Research has confirmed that storybook exposure promotes language acquisition.
Many immigrant parents make picture book reading a part of their language practice because picture books have fascinating topics, short, simple text and visual images that help children communicate ideas.
Rather than a “learning activity,” shared reading at home is a fun family time during which everyone cuddles close and shares a book with lively pictures and vibrant colours in their home language.
My research demonstrated that children’s initiative, imagination and creativity makes picture book reading a rich experience. When parents and children together creatively respond to stories through creative media or performance, the transformative power of drawing, painting, crafting, music, dance and performance is not only a way to understand the stories more deeply, but also a way to create spaces to travel freely across the interwoven language worlds.
It is common in bilingual and multilingual households for children to use two or more languages spontaneously and pragmatically. Such exchange and use of languages is beneficial for both heritage and dominant language development.
4. Developing language skills through real-life stories
Real-life stories are the most beloved type of storytelling, given the very personal and particular nature of the home landscape. Enacting real-life stories, such as about the day they were born, helps children develop advanced use of their home language, and makes them feel closer to their parents. These are the times when immigrant children learn how to listen to, participate in and understand when, where and how to express themselves in their home language.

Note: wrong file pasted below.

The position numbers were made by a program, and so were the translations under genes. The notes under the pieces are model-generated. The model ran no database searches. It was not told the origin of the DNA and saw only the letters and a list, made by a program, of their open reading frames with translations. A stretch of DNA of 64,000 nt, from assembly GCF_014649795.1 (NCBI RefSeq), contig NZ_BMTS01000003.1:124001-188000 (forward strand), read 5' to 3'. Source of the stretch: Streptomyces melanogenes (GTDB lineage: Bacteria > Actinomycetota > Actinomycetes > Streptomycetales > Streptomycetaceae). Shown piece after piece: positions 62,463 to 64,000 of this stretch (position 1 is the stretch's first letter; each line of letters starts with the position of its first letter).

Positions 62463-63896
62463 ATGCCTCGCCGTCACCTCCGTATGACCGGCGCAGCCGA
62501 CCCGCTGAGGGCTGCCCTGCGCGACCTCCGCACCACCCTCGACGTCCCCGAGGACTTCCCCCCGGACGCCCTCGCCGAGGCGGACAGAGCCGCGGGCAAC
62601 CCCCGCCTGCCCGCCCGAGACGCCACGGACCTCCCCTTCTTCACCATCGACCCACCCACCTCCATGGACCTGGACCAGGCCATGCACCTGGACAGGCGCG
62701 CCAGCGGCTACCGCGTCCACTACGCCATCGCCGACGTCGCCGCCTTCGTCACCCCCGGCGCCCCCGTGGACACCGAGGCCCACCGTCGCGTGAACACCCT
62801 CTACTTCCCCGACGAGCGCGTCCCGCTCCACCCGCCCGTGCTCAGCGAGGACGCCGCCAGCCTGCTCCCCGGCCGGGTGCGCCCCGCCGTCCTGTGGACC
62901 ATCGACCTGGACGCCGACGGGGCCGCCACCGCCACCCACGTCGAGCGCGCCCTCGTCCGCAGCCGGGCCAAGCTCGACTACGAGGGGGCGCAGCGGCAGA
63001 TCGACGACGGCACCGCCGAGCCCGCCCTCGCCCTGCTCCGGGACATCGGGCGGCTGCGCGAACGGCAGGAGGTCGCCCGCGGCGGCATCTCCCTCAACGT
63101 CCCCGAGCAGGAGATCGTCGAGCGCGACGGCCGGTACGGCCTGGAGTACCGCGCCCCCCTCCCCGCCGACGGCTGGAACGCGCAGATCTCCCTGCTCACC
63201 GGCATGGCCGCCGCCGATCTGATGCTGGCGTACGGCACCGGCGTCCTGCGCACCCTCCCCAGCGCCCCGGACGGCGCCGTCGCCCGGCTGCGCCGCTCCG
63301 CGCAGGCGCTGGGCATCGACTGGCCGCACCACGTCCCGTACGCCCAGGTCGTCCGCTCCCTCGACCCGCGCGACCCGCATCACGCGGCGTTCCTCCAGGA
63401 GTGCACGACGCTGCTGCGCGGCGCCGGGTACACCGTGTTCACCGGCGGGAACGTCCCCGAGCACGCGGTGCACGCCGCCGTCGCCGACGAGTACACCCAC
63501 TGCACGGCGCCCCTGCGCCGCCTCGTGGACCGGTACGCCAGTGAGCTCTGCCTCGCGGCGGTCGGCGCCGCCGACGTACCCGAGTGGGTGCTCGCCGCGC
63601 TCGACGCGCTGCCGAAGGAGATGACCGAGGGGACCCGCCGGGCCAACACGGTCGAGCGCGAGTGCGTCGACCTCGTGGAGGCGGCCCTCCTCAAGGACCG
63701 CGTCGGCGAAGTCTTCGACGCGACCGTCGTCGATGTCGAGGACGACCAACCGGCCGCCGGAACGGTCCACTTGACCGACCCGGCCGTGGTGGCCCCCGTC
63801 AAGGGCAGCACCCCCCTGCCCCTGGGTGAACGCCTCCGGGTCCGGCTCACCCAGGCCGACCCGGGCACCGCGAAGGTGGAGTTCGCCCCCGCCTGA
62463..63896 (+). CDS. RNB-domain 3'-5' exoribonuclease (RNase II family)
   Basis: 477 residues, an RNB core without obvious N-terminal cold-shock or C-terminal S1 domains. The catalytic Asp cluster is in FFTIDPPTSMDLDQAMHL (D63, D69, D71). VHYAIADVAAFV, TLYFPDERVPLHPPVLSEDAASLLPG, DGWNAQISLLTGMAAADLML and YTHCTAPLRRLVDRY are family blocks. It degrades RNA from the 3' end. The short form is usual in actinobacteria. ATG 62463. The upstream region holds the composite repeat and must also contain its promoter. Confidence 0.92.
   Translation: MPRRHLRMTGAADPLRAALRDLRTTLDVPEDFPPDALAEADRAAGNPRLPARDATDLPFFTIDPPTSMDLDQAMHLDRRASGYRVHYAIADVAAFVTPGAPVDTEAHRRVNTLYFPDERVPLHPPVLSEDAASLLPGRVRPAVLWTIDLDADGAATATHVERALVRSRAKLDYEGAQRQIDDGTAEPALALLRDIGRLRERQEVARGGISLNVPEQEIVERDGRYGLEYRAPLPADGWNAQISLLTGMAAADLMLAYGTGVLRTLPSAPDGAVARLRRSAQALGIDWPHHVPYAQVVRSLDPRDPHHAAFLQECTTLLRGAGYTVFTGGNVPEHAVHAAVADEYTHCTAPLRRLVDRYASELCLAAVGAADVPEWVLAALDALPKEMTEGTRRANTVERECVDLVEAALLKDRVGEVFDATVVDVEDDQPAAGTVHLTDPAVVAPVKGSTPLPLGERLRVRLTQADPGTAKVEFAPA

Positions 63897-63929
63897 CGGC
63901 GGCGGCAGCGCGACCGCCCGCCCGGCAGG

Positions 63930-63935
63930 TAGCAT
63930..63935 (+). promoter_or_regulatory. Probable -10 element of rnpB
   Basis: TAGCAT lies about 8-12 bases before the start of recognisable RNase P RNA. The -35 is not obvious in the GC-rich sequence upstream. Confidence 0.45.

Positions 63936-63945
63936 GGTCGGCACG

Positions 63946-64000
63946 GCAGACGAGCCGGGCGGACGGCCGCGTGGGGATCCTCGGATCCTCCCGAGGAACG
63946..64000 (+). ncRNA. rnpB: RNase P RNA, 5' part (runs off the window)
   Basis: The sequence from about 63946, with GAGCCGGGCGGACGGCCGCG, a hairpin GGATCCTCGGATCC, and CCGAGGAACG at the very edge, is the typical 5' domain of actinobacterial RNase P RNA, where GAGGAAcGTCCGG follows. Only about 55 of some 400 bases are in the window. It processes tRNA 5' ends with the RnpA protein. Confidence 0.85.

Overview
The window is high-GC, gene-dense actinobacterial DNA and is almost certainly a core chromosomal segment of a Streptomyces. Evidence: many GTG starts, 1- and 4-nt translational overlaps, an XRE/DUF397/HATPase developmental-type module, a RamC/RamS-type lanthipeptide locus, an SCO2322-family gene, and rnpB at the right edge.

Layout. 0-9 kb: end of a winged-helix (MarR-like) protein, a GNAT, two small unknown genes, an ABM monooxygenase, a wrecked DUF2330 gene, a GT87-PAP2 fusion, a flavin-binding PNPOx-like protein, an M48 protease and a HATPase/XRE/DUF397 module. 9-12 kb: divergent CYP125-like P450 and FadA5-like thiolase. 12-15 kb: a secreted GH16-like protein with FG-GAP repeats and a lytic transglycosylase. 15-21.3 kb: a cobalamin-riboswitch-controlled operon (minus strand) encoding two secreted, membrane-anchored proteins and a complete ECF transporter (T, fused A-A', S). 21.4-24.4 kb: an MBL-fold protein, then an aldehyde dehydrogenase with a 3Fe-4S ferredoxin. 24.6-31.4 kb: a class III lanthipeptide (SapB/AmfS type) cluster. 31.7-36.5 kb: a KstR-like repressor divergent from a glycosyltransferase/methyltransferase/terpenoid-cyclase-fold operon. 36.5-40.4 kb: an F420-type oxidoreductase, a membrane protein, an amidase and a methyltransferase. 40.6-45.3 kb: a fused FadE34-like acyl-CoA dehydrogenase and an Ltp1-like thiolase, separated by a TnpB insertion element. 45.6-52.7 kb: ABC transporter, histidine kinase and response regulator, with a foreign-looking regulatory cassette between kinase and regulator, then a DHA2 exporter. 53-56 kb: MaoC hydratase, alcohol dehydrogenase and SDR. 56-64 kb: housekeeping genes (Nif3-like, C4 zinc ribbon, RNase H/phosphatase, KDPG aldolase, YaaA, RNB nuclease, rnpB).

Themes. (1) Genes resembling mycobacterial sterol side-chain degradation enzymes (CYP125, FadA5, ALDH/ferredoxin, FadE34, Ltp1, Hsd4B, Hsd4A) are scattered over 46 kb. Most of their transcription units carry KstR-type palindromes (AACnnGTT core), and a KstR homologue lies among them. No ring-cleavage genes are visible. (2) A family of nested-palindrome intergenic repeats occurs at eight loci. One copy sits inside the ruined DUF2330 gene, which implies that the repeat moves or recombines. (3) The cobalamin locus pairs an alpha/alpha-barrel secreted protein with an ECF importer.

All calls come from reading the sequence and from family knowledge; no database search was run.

In addition, the gradual introduction of more complex vocabulary and expressions supports the development of home language. Sharing past experiences and telling real-life stories also help develop children’s social capital — children’s sense of belonging to certain social and cultural networks, as well as their access to resources in these groups.
When children engage in real-life storytelling and story-acting, they benefit intellectually, socially, emotionally and linguistically. When children tell and act out true stories, in addition to developing memory and social skills, they draw on their bodies and manipulate objects in ways that support a foundation for language development.
5. Nurturing passion for early writing
As young as age two, children begin imitating the act of writing by making sketches and symbolic marks that reflect their ideas and thoughts. In immigrant families, early writing includes sketches and symbols in English and in their home language.
In many cases, children learn to read and write through play. Playful introduction to early writing at home helps young children open the door to their home language and the wonder of print. Immigrant parents engage their children in emergent writing at home to introduce the knowledge of sound/symbol connections, the conventions of print, and accessing and conveying meaning through print in their home language system (which might be very different from the dominant language).
Early writing in their home language also helps children construct meaning by making relevant cultural and linguistic connections between print in their home language and their own lived experiences.
Many immigrant parents extend and expand their children’s home language practices on a daily basis, through moments of intimate teaching, learning and playing. When schools acknowledge, honour and learn from immigrant parents’ knowledge, they support more opportunities to enhance young children’s linguistic, cultural and social experiences both at school and elsewhere.